Mass protests by China’s coal, iron and steel workers on the decline

There has been a noticeable decline in the number of strikes and protests by coal miners since April this year as local governments, nervous about China’s economic slowdown and social instability, delay plans to cut production and lay-off around one million workers.

A similar pattern of declining protests can be seen in the iron and steel industry as central government demands to reduce overcapacity and lay-off excess staff have been meet with continued resistance from local officials (see chart below).

Protests by miners and iron and steel workers in China: September 2015 – August 2016

China announced plans in February to lay off 1.8 million workers in the coal and iron and steel industries, or about 15 percent of the workforce. But by the end of July this year, provincial governments had only met 38 percent of their targets to cut production capacity in coal mining and 47 percent of their targets in the steel industry, according to Zhao Chenxin, spokesperson for the National Development and Reform Commission (NDRC), quoted by Caixin on August 16. The south-western province of Yunnan hadn't even reached 10 percent of its target for trimming coal capacity, Zhao said.

The turning point for government officials may have been the massive and highly publicised protest by thousands of coal miners in the north-eastern city Shuangyashan, which coincided with China’s National People’s Congress in March, and made very apparent the dangers of failing to pay workers on time and laying off workers without proper compensation.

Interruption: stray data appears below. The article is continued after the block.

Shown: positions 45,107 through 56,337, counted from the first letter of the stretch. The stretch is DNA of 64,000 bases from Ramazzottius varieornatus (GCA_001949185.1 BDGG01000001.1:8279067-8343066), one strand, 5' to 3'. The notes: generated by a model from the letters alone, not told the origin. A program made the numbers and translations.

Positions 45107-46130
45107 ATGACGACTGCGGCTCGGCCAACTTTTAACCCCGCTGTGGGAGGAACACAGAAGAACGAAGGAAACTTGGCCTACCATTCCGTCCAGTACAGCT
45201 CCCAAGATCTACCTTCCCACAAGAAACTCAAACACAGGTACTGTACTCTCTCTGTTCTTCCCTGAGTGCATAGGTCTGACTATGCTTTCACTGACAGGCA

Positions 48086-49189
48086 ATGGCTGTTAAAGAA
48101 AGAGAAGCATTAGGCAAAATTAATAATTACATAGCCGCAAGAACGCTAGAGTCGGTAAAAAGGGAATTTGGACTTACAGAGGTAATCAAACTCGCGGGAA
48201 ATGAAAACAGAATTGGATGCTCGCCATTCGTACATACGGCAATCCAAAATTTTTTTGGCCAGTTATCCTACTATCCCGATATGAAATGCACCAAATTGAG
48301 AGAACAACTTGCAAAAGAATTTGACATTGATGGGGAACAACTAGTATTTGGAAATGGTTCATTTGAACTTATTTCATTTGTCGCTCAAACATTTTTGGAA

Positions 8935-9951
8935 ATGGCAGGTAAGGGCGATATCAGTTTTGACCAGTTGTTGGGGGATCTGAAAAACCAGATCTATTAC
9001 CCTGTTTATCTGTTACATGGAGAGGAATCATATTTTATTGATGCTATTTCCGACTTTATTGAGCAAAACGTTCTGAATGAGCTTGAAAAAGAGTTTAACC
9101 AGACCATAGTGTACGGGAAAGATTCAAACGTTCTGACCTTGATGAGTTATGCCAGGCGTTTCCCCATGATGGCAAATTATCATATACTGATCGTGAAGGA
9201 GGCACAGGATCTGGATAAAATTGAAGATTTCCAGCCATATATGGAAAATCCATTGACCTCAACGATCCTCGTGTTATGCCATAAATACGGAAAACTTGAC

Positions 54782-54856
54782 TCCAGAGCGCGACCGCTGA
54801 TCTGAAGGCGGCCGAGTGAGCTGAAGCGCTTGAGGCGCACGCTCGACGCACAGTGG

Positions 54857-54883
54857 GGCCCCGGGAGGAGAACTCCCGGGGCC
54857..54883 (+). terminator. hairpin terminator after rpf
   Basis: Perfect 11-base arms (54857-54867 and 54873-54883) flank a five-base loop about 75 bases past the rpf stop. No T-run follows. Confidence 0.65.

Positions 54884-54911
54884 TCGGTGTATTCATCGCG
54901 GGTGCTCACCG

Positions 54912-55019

Another factor is that commodity prices have started to rebound this year making some mines and iron and steel plants that were slated for closure more economically viable. Local government clearly don’t want to cut capacity only to find that officials in the neighbouring province have not followed suit and are now better placed to take advantage of higher prices.

It is also important to note that China’s coal industry, in particular, has been in decline for around three years, during which time mass protests by miners over lay-offs and wage arrears have become increasingly commonplace, reaching a peak of 37 strikes and protests in January 2016, just prior to the Chinese New Year.

It is possible that the most intense phase of unrest in the coal industry is already over but if higher prices fail to improve conditions for the remaining workforce, there will almost certainly be renewed protests over wage arrears etc. in the run up to next year’s Chinese New Year.

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